Health TipsReasons For Insomnia in Men

Reasons For Insomnia in Men – Insomnia is a common sleep disorder that can take a significant toll on your mental and physical health. The causes of insomnia can vary from person to person. Some factors are inherited, while others are the result of aging and lifestyle. Many changes in your life can affect how you sleep. These changes can include new jobs, relationships and other life events.

One of the Main Reasons Men Have Trouble Sleeping

Stress is one of the main reasons men have trouble sleeping. It can also lead to a range of problems, including mood disturbances like anxiety and depression. Although stress can be a negative factor, scientists say that moderate levels of it are beneficial for your health. Manageable stress boosts alertness and performance, increases the growth of stem cells that form brain cells and improves memory.

This is according to Daniela Kaufer, an associate professor of psychology at UC Berkeley who studies the molecular responses of the brain to stress. Insomnia is a common sleep disorder that affects around 35% of people in the US on some level. It may come and go or be long-term.

Some of the most common causes include life changes, such as moving to a new place or adjusting to a new work schedule. But other factors, such as your habits and routine, can also contribute to insomnia. Growth hormone (GH) is a protein produced in the pituitary gland and is essential for normal development in children. It helps regulate the rate at which the body produces energy from food, lipids, proteins, and glucose.

The Relationship Between Sleep and Hormones is a Complex Relationship

In adults, excessive growth hormone production can cause a condition called acromegaly, which causes swelling of the hands and feet, and facial features. This can lead to serious health problems such as high blood pressure, diabetes, and heart disease. GH also promotes bone growth, and in women, it helps with fertility and reproductive health. It can be suppressed in pregnancy or during menopause, and low levels can occur in people with a hereditary condition known as polycystic ovary syndrome.

The relationship between sleep and hormones is a complex one. Research shows that certain peptides influence the timing of sleep, and other hormones can be critical in the regulation of deep sleep. Our adrenal glands, located on top of our kidneys, respond to stress by producing hormones like cortisol and adrenaline.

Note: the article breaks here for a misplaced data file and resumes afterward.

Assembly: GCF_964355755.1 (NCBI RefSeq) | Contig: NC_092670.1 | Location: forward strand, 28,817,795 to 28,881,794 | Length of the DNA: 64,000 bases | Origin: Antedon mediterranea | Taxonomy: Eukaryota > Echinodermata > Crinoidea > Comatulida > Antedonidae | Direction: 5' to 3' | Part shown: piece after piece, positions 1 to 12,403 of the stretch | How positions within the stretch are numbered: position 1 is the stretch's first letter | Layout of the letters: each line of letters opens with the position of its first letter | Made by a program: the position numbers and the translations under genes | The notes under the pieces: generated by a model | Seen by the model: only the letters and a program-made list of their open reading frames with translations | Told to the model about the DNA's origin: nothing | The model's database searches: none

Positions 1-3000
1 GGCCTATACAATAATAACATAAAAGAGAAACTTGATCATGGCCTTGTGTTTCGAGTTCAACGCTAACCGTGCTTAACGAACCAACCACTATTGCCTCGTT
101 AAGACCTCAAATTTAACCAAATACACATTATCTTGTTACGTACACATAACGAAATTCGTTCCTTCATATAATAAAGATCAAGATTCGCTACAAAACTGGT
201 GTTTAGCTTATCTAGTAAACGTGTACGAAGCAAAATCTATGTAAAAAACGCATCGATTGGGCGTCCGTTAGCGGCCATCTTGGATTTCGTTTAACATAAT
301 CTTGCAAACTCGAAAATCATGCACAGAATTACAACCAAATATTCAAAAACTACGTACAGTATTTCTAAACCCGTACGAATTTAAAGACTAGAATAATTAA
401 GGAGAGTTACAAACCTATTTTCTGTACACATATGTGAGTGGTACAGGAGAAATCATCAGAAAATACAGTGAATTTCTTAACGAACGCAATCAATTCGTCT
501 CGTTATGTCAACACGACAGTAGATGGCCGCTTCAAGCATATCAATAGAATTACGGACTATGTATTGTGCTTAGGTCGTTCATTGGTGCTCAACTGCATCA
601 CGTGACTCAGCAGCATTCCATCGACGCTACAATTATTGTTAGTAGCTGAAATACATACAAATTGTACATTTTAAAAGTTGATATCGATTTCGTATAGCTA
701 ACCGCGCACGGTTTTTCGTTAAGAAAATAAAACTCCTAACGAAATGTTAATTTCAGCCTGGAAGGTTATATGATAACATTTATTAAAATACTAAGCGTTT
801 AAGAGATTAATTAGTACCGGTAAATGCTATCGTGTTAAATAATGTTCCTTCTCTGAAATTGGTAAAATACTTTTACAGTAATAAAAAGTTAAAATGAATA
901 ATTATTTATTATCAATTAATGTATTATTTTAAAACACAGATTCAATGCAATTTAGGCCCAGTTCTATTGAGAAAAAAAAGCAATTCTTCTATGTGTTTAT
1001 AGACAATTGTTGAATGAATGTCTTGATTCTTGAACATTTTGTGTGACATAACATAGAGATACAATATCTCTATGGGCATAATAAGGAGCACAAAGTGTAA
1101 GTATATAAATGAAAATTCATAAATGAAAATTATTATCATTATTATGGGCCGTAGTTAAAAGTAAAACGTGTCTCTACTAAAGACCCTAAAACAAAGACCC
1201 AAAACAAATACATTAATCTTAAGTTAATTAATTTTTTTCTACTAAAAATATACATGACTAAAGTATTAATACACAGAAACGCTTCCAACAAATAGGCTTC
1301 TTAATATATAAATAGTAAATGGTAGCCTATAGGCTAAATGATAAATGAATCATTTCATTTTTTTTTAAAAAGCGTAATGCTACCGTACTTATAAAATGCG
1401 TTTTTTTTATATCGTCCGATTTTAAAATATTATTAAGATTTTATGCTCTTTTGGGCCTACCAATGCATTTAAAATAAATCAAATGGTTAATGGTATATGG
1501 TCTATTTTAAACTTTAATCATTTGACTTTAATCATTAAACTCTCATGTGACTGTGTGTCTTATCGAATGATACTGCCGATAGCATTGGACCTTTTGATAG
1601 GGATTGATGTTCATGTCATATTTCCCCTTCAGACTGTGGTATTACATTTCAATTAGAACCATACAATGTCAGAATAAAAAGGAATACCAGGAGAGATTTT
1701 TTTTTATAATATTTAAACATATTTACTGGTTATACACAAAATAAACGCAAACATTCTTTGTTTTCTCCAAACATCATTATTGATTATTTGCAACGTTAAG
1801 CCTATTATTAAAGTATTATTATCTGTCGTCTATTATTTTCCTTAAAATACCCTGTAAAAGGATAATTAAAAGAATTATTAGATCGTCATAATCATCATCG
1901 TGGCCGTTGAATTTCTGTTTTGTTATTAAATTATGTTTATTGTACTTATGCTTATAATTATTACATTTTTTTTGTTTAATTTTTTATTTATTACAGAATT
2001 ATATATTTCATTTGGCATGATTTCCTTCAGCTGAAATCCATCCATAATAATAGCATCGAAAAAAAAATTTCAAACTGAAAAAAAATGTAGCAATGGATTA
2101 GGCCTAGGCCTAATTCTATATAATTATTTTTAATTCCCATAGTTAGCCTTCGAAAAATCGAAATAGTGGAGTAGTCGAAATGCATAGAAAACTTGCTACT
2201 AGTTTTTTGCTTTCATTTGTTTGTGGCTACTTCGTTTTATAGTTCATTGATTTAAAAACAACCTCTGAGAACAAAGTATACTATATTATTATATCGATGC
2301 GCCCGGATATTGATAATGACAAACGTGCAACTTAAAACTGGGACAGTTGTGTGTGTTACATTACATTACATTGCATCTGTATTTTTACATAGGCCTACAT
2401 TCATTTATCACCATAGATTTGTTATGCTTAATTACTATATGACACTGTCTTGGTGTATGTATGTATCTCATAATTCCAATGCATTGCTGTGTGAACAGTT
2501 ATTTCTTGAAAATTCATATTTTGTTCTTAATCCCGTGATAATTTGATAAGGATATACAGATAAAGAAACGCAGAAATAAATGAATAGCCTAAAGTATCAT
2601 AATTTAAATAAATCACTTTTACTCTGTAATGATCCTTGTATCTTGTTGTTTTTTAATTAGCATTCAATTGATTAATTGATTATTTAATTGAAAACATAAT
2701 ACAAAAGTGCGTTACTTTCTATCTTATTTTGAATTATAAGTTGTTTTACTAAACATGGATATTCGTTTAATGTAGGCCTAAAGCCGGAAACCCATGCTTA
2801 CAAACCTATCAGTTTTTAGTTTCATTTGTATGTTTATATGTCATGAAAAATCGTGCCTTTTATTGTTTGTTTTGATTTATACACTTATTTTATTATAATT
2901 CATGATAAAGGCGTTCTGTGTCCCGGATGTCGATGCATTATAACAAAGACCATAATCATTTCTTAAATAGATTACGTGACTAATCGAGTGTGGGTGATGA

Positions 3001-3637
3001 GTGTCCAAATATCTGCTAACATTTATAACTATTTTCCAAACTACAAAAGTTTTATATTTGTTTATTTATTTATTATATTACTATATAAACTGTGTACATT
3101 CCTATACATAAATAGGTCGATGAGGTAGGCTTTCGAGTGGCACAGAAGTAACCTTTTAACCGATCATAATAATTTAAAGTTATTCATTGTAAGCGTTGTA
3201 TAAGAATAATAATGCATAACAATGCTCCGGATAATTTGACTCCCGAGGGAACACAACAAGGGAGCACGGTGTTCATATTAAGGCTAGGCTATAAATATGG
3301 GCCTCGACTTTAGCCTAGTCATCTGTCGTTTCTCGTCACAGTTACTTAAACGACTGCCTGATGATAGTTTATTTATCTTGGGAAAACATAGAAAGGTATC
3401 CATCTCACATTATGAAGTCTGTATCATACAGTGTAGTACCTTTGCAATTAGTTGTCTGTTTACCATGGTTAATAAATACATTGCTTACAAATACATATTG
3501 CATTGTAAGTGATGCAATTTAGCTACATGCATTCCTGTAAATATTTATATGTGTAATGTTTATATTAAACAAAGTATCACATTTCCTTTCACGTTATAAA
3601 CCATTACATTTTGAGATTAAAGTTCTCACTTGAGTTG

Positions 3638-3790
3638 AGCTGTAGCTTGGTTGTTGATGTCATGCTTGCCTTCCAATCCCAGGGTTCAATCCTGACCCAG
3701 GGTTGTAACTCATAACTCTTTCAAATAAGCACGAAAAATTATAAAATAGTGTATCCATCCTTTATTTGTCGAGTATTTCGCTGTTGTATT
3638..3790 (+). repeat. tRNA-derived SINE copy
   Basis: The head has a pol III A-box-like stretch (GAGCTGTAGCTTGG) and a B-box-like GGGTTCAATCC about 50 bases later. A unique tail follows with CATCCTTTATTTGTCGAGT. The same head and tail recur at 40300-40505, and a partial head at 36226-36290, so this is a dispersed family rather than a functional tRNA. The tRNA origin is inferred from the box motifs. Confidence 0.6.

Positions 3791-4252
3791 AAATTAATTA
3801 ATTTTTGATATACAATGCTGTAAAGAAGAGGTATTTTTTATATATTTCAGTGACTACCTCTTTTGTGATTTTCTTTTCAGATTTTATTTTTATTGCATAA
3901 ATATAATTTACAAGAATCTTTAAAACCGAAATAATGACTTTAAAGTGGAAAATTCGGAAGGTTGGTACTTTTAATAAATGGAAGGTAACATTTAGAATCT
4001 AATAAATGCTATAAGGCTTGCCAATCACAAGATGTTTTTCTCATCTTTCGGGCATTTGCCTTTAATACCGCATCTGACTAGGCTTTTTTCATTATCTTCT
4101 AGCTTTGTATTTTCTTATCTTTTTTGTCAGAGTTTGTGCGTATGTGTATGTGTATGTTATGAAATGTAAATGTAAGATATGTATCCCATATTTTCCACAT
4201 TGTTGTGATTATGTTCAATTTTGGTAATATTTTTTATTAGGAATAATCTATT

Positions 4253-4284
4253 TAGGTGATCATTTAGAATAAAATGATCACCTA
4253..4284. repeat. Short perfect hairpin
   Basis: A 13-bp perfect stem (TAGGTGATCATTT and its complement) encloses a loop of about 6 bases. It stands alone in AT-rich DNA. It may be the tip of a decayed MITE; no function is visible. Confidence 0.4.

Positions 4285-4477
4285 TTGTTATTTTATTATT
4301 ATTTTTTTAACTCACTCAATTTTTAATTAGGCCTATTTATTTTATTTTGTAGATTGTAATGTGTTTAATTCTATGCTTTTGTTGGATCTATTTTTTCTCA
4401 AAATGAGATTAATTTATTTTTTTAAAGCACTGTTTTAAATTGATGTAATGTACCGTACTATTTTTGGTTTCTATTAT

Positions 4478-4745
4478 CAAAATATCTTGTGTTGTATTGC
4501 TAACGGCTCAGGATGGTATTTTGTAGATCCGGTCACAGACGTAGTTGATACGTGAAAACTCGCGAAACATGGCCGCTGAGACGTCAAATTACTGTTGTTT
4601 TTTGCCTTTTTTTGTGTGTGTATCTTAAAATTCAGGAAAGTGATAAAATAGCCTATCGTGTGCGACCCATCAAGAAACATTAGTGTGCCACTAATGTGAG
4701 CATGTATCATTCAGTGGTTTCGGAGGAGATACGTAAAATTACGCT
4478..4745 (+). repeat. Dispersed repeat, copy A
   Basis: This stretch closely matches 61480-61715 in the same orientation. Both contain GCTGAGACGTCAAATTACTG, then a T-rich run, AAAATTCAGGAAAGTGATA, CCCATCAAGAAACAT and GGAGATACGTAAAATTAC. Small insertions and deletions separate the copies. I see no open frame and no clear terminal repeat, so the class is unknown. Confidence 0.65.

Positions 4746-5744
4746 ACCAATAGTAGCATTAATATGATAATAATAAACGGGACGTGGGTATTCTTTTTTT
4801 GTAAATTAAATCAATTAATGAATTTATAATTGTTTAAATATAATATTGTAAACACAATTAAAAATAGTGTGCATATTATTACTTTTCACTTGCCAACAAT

But supporters of the adrenal fatigue theory say long-term stress wears down the adrenal glands, causing them to become overtaxed and eventually fail to produce enough hormones. Blood tests aren’t sensitive enough to detect this tiny drop in your adrenal function, but it’s a real problem. When this happens, you may start to feel tired all the time. If you haven’t already, it’s important to see a doctor who can perform a comprehensive workup.

Maintaining Mental Health is Another Important Factor

In the meantime, consider reducing your intake of caffeine, sugary simple carbohydrates, and alcohol. Instead, try eating more healthy foods and getting adequate exercise. This will help your adrenals get back to their natural state. Taking care of your mental health is another essential factor to helping your body heal itself. Adding yoga, meditation and essential oils to your daily routine can also help.

An irregular sleep schedule, such as waking up and going to bed at different times each day, can cause insomnia in men. This can disrupt your body’s internal clock and cause you to feel tired throughout the day, which makes it hard to stay awake and get things done. This can lead to poor health, including high cholesterol and hypertension. In addition, erratic sleep patterns can lead to mood problems like depression and anxiety.

One reason for this is called the circadian rhythm, which is your body’s biological clock. Circadian rhythm disorders are difficult to treat and can be the cause of sleep problems. A new study found that people who have a sleep routine that’s off-kilter are more likely to develop cardiovascular disease. It’s not entirely clear why, but it’s thought that irregular sleeping schedules could be linked to high blood pressure and inflammation, two risk factors for heart disease.

Reference :

Janson, C., Lindberg, E., Gislason, T., Elmasry, A., & Boman, G. (2001). Insomnia in men—a 10-year prospective population based study. Sleep24(4), 425-430.

Wang, Y. M., Chen, H. G., Song, M., Xu, S. J., Yu, L. L., Wang, L., … & Lu, L. (2016). Prevalence of insomnia and its risk factors in older individuals: a community-based study in four cities of Hebei Province, China. Sleep medicine19, 116-122.


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